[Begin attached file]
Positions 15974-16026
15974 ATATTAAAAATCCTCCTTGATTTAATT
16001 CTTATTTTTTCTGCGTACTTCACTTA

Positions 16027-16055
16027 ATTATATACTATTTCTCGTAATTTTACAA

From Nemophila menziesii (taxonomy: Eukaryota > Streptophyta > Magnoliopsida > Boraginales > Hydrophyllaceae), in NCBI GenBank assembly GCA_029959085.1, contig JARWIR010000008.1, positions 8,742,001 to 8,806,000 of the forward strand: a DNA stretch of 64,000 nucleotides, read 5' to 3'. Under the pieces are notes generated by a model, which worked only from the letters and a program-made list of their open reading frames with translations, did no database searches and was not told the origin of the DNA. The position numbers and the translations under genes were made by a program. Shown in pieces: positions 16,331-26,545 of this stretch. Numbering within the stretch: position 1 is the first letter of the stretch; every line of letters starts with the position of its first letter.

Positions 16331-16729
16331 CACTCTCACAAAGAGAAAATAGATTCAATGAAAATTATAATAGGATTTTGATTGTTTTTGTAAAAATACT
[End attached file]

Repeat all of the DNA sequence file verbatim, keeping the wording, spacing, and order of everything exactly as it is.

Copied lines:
Positions 15974-16026
15974 ATATTAAAAATCCTCCTTGATTTAATT
16001 CTTATTTTTTCTGCGTACTTCACTTA

Positions 16027-16055
16027 ATTATATACTATTTCTCGTAATTTTACAA

From Nemophila menziesii (taxonomy: Eukaryota > Streptophyta > Magnoliopsida > Boraginales > Hydrophyllaceae), in NCBI GenBank assembly GCA_029959085.1, contig JARWIR010000008.1, positions 8,742,001 to 8,806,000 of the forward strand: a DNA stretch of 64,000 nucleotides, read 5' to 3'. Under the pieces are notes generated by a model, which worked only from the letters and a program-made list of their open reading frames with translations, did no database searches and was not told the origin of the DNA. The position numbers and the translations under genes were made by a program. Shown in pieces: positions 16,331-26,545 of this stretch. Numbering within the stretch: position 1 is the first letter of the stretch; every line of letters starts with the position of its first letter.

Positions 16331-16729
16331 CACTCTCACAAAGAGAAAATAGATTCAATGAAAATTATAATAGGATTTTGATTGTTTTTGTAAAAATACT